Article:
Overview of some of the most important recent finds in Israel

See here for an article on the Israel Ministry of Foreign Affairs website about some of the most important archaeological finds in recent years in Israel in which Jon Seligman (IAA) and yours truly were interviewed for.
While surely other sites can be added to this very interesting list (and please – no hate letters for what was and was not included…) – there are quite a few very important ones mentioned (including, of course, Tell es-Safi/Gath)!

Aren

4 thoughts on “Overview of some of the most important recent finds in Israel

  1. Note that the photo showing Tel Dan stele fragments is of a replica (you can see the molding between the left & right halves). Oh, & it was not the “first royal inscription ever found in Israel” but more accurately the first monumental inscription of a royal nature. LMLK handles were the first royal inscriptions found in Israel. I noticed this same semantic error in news of the Forgery Trial regarding the Jehoash tablet.

    I’m surprised there was no mention of the gardens at Ramat Rahel. But I’d better stop now, lest this be misconstrued as a “hate letter”.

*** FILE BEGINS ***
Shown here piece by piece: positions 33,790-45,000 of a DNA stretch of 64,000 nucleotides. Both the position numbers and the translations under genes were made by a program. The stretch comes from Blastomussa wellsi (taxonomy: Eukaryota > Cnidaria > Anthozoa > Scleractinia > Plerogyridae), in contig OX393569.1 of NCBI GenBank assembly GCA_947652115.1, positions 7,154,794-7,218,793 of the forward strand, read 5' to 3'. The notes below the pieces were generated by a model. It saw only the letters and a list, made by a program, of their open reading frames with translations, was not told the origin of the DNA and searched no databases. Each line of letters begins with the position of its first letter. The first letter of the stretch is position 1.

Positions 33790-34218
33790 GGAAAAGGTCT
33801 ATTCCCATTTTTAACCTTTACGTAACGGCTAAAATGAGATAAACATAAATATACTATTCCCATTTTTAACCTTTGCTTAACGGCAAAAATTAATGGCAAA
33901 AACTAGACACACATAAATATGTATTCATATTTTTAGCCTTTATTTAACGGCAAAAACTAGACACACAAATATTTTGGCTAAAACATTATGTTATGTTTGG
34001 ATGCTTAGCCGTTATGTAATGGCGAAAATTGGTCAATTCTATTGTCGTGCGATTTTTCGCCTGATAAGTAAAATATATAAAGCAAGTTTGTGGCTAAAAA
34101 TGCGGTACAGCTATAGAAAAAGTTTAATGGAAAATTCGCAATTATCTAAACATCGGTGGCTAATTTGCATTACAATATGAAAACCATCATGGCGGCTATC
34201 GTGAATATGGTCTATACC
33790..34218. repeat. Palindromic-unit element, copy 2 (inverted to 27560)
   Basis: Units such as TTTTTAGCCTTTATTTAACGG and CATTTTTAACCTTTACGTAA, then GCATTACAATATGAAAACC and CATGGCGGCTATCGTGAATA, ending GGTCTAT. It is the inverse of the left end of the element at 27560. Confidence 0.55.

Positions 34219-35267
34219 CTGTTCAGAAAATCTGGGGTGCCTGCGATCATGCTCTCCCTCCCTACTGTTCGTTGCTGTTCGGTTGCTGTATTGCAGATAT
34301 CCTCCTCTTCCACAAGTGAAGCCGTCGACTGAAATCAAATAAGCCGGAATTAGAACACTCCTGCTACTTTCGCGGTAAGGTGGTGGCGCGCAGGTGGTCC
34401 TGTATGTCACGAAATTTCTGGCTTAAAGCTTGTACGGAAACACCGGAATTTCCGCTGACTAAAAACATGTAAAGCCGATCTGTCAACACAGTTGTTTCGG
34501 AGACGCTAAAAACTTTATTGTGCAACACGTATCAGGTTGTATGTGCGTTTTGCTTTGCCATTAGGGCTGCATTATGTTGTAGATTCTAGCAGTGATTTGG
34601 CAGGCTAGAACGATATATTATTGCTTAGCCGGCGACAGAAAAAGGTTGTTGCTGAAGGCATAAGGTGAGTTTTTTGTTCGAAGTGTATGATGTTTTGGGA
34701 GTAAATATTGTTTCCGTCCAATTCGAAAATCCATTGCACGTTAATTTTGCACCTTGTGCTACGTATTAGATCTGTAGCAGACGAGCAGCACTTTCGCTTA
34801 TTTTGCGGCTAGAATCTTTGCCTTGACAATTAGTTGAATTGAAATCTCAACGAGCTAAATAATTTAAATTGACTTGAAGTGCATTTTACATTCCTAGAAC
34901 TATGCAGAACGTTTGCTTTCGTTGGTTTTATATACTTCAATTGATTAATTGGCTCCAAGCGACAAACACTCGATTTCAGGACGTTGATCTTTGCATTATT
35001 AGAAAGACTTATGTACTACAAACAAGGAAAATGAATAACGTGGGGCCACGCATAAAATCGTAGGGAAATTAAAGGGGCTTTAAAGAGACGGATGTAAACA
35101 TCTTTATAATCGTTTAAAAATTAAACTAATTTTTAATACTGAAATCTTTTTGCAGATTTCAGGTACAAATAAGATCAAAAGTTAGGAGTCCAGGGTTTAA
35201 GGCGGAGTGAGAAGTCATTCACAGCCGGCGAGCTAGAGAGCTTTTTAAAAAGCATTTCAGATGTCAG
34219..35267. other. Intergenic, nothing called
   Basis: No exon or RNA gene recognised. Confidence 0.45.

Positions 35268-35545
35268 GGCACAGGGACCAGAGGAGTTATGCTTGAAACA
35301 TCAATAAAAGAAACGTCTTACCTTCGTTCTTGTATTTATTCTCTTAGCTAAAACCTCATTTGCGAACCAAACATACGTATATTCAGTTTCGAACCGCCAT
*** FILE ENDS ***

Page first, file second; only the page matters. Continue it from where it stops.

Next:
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  2. JOEL TOWLER

    Hey Aren!

    This posting of the Israel Ministry of Foreign Affairs with those wonderful discoveries is a real keeper for Bible readers such as myself. I place the discoveries right into my Bible pages as a way of fulfillment, and always thank God that more and more of His absolute truth is coming to light as He said it would. PRAISE GOD!!!

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    1. Except for the baloney about “200,000 years … of the puzzle of human evolution.” Better lists without any un-Biblical bias:

      “Does Archaeology Support the Bible?” by Clifford Wilson

      “9. Have any structures mentioned in the Bible been discovered?” by Bryant G. Wood

      “Top Ten Archaeological Discoveries of the Twentieth Century Relating to the Biblical World” by Keith N. Schoville

      Note: This should not qualify as a “hate letter” since I’m responding to Joel Towler, not Dr. Maeir.

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  3. Pingback: Overview of Some of the Most Important Recent Archaeological Finds in Israel | Fr Stephen Smuts

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